Edward Lopez, the executive director of Utility Consumers Action Network in San Diego, said he has heard from numerous members “expressing outrage and pain” due to the increase in SDG&E bills.
For more than 30 years, UCAN has intervened on behalf of utility customers in utility regulatory proceedings.
“We always advocate on behalf of the SDG&E customers in the case of program cost, rate hikes or rate proposals,” he said.
Every three years, all of the utilities governed by the California Public Utilities Commission meet for a review of the cost of capital to determine the return on rate base and return on equity, which figure into how much profit the company makes, Lopez said. UCAN is arguing that SDG&E could save ratepayers more than $16 million dollars by allowing an already scheduled reduction of the company’s return on equity.
Instead, SDG&E is fighting that downward adjustment, citing the pandemic as a reason to keep the profit margin in place.
Although there is much uncertainty about when SDG&E customers can expect to see their bills decrease, Lopez asks that the company listens to the struggles of its customers.
“Just be thoughtful, considerate and mindful of the fact that customers end up paying for all these operations and expenses and programs,” Lopez said about what he’d like to see from SDG&E executives. “It’s becoming very difficult, increasingly so, for residents to achieve the California dream.”
What SDG&E Taking Action Means for San Diegans
SDG&E provides energy service to 3.7 million people through 1.4 million electric meters and 873,000 natural gas meters in San Diego and southern Orange counties.
In recent weeks residents and business owners throughout the county have flocked to SDG&E with complaints, questions and many are demanding answers. Crider said he has personally spoken with many customers and understands the concern and frustration.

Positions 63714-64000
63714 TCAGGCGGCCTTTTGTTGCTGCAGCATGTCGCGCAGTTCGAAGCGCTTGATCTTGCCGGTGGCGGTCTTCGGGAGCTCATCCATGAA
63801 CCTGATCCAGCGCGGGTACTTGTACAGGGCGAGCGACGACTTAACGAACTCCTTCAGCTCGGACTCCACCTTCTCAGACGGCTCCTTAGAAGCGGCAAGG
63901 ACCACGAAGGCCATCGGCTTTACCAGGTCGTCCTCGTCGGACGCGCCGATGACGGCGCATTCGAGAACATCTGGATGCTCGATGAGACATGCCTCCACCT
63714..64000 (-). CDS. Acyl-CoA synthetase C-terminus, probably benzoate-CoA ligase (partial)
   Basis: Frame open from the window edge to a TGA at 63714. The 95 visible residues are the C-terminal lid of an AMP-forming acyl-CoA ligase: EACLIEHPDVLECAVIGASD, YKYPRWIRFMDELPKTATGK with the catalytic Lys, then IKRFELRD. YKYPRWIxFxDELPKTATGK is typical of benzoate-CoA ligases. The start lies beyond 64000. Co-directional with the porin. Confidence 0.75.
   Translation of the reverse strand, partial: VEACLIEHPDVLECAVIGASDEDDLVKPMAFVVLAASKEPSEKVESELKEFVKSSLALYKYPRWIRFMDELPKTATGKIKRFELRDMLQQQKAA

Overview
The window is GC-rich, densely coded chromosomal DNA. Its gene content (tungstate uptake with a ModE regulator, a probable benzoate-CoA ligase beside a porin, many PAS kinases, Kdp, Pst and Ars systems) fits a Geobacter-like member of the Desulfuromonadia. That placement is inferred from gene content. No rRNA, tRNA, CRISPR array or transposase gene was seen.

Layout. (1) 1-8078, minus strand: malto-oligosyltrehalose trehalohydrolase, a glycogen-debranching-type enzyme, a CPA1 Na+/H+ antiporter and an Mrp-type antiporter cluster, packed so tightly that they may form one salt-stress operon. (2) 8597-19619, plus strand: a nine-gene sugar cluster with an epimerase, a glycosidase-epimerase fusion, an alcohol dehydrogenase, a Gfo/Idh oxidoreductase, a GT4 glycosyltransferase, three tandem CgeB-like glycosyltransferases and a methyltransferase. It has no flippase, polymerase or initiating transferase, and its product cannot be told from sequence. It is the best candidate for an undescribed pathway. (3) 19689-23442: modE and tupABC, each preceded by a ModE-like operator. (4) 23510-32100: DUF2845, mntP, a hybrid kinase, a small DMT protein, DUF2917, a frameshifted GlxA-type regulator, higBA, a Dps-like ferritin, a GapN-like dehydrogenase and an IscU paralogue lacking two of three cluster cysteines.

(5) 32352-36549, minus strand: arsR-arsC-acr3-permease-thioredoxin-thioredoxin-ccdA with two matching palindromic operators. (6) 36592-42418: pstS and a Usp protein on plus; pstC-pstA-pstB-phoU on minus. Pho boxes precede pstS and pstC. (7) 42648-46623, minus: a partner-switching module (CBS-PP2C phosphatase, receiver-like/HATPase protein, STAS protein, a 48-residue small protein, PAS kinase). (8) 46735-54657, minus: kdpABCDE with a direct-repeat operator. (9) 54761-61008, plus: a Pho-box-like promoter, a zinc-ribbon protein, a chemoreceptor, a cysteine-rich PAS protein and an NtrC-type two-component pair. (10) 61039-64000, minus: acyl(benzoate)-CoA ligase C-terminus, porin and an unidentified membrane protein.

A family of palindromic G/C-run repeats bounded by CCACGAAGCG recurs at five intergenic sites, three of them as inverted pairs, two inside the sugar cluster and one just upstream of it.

“I would tell them we’re listening. We’ve heard from thousands of customers in recent weeks and we know that a lot of families are struggling right now. And we’re taking action,” he said.
“Bill stability is an absolute priority for us.”
When asked what steps SDG&E is taking to lower costs for customers, Crider said the utility is pursuing legislation to have the state cover the costs of several energy programs customers are currently paying for, but legislation can take a while to pass, he said.
The legislation, if it becomes law, “would save customers more than $350 million annually, reducing the average family’s bill by about $90 a year,” according to Helen Gao, an SDG&E spokesperson.
To meet the state’s goal of 100% clean energy by 2045, Crider said SDG&E is going to need additional investments from the state and federal governments — funding that the company cannot generate while relying solely on monthly customer bills.
SDG&E also is waiting to see what impact the $1 trillion infrastructure bill will have on energy infrastructure.
“This is a multi-decade transition,” he said, adding he knows customers want to see “immediate action.”
When Will Relief Come?
SDG&E customers have criticized the company on social media, including its highly paid executives, asking whether the company could have done more to prevent the spike in bills.